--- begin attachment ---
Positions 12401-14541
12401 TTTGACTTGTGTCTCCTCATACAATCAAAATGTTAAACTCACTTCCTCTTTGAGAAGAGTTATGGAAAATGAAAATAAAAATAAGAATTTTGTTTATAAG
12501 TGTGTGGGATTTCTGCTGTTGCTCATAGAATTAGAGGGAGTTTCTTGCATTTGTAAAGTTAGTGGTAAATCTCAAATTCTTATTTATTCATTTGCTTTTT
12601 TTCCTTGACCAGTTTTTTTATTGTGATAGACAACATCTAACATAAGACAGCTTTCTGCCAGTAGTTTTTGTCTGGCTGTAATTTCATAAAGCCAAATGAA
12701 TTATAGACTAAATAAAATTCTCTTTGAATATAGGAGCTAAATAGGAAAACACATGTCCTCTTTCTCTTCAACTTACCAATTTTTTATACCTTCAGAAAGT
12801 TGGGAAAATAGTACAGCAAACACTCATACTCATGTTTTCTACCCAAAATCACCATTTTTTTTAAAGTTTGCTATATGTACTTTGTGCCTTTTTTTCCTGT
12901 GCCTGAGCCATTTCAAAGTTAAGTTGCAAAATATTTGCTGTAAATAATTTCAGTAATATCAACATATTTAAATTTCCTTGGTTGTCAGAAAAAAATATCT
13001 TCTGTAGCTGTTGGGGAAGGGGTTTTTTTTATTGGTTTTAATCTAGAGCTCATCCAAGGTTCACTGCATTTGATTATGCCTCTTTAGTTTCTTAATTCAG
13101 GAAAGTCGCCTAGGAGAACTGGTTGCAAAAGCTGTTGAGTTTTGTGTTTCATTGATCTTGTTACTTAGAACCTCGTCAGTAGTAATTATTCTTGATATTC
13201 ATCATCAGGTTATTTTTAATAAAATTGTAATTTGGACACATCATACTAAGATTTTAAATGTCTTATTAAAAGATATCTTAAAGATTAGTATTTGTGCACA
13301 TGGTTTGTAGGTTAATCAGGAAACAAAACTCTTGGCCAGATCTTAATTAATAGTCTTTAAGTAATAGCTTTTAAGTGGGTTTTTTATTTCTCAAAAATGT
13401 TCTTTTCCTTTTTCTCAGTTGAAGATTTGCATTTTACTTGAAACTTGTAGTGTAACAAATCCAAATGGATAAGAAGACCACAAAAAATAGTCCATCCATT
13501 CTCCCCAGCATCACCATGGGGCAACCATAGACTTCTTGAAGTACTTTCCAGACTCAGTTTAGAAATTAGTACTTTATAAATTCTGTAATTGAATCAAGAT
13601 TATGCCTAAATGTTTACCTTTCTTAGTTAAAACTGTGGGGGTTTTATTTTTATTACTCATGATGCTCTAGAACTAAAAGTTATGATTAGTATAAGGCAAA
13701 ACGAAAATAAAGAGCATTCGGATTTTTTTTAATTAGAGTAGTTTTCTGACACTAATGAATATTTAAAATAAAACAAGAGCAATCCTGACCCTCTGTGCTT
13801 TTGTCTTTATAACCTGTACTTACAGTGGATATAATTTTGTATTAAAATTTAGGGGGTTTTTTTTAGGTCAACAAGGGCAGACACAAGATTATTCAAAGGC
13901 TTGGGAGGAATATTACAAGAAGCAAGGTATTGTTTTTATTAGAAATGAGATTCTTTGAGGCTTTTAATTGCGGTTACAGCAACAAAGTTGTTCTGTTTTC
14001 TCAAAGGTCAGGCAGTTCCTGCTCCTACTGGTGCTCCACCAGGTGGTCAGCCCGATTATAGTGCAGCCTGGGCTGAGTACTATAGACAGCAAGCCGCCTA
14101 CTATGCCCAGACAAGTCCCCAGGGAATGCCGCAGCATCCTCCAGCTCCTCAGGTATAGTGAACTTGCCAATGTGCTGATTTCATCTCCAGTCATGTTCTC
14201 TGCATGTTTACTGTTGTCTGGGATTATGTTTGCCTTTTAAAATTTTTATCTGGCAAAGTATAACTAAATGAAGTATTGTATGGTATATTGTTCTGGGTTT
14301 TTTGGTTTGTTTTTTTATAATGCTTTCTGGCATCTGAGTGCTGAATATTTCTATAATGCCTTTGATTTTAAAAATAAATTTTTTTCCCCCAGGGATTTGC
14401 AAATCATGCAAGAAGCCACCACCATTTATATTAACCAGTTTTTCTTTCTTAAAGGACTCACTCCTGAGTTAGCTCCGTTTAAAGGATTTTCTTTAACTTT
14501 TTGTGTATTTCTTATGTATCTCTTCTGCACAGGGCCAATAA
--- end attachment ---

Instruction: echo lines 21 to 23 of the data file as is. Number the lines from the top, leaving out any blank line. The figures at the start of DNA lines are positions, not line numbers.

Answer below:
14301 TTTGGTTTGTTTTTTTATAATGCTTTCTGGCATCTGAGTGCTGAATATTTCTATAATGCCTTTGATTTTAAAAATAAATTTTTTTCCCCCAGGGATTTGC
14401 AAATCATGCAAGAAGCCACCACCATTTATATTAACCAGTTTTTCTTTCTTAAAGGACTCACTCCTGAGTTAGCTCCGTTTAAAGGATTTTCTTTAACTTT
14501 TTGTGTATTTCTTATGTATCTCTTCTGCACAGGGCCAATAA